Landing Theatre Co. Presents Another Tale of Eve in Gambrels

Shelby Blocker dons a lightsaber in Gambrels of the Sky.
Shelby Blocker dons a lightsaber in Gambrels of the Sky.
Photo by Paige Kiliany

Local playwright Elizabeth A. M. Keel understands the title of her new play, Gambrels of the Sky,
is a little confusing. “Gambrels is not a word that a lot of people down here know,” the University of Houston alum admits. “But [a “gambrel”] is a pointy little roof that snow will fly off. It’s more common up north.”

But the title, much like the rest of the script, has been rattling around Keel’s mind for more than a few years. “This is the second play I ever wrote, and it’s spent plenty of time in a drawer,” the writer says. “It’s probably the play I’ve played with the most [in rewrites].  Every couple years, I pick it up just to futz with it — moving scenes, change this, redo that and then put it away. I’ve lived with it so long that I’m hyper-sensitive to [actors’] paraphrasing lines.” The playwright, who recently published her second novel, titled Life After Myth, said the current incarnation of Gambrels has changed drastically since her first draft. “This one has grown and grown…[There’s] maybe only about 30 percent of the play that’s remained the same [from the beginning].”

Keel says the play — loosely based on the story of Eve’s fateful brush with the tree of knowledge — deals the ramifications of that vast understanding. “Eve has an awareness of the multiverse theory, and she knows how to travel between worlds. She’s doing so because God kicked her out [of Eden] and — these specific words are in most translations — that [Eve] was branded a ‘fugitive and a vagabond.’ So she wanders across time and space, in search for a new home.”

When the play starts, Eve, played by actress Cheramie Hopper (Crossing Darkness), has settled in
with a gang of street girls, played by Cindy Lou Parker and Shelby Blocker (Main Street’s Love and Information). As Keel describes it, “[these girls'] city is straddling between two dimensions where a portal has blown. So it looks like downtown Houston, but there are mythic creatures about: dragons in the sky, fairies in the street lamps, trolls under the bridges. It’s a city that magic has conquered.”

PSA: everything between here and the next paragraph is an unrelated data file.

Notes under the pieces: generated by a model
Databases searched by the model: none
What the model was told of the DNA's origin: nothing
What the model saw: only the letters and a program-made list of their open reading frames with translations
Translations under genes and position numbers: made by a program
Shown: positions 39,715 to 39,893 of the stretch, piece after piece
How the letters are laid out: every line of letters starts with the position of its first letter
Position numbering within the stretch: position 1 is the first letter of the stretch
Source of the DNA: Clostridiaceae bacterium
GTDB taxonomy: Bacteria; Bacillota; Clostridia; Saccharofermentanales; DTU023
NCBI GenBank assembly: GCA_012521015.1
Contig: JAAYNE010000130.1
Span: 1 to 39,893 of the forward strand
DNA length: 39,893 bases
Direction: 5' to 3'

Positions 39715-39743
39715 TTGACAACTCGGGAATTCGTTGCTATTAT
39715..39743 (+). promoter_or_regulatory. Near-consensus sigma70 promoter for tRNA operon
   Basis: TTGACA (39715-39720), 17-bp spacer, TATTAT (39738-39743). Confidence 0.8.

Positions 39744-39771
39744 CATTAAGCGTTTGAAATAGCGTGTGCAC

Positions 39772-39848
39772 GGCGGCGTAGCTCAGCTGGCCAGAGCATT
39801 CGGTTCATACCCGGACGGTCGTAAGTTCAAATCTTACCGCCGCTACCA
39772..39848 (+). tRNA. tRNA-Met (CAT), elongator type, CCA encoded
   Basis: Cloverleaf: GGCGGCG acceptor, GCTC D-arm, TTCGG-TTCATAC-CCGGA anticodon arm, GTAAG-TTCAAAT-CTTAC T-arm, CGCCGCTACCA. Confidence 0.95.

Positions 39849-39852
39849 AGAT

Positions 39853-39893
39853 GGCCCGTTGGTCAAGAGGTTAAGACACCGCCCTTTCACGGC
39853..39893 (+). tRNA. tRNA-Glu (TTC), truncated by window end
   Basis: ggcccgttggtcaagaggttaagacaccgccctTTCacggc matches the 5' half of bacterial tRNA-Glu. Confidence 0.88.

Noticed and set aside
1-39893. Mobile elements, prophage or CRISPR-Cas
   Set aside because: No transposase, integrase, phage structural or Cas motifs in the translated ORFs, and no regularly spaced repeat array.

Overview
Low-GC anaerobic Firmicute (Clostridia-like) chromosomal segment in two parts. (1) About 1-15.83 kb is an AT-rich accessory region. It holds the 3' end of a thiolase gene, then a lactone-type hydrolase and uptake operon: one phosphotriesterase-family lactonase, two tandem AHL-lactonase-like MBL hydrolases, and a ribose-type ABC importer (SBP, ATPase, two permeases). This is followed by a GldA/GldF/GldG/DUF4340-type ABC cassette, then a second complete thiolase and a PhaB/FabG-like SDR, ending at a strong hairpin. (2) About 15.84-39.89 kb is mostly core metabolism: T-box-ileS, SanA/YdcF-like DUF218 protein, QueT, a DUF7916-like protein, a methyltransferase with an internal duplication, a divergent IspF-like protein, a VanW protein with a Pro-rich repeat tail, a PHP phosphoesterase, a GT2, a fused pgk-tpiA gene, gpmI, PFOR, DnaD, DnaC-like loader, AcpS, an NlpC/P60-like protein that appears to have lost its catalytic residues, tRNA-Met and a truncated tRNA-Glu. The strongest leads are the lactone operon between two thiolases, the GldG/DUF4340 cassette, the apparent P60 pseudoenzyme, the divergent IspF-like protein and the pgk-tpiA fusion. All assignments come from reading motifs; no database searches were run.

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The biblical nature of the play is no coincidence, Keel says, since the origins of this original tale date back to Keel’s youth. “Years ago in Catholic school, the nuns taught me about Adam and Eve, who had three sons: Cain, Abel and Seth. [When] Abel died, who do Cain and Seth marry? And the nuns told me, ‘Oh, well there were other people there...’ – which confused me,” the writer recounts. “So they [attempted to] explain, before just saying, ‘Go pray, go pray.’”

Despite its long gestation period, Gambrels finally emerged after a last-minute workshopping in New York, where it was performed in the basement of the Dramatist Guild’s bookshop. (Keel: “I found out Christmas [morning] that they wanted to produce it now. I hopped on a plane and didn’t sleep for 36 hours. It was amazing.”) With this fully staged revival, the writer credits The Landing Theatre Company for “their bold choices in what they deliver to Houston audiences,” as well as Gambrels director Leighza Walker for landing the play in the company’s hands “[Walker] has loved this play for years. We were about to do it solo when Landing came to her, saying, 'We need to fill a slot in our season.' It was a perfect alignment of the planets.”

Performances are scheduled for August 7-20 at 3 p.m. Sunday.s,  and 8 p.m. Thursdays through Saturdays at Landing Theatre,  1119 Providence. For information, call 562-502-7469 or visit landingtheatre.org. $10 to $100. 

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Landing Theatre @ the Docks

1119 E. Freeway (Providence Street)
Houston, TX 77002

562-502-7469

www.landingtheatre.org


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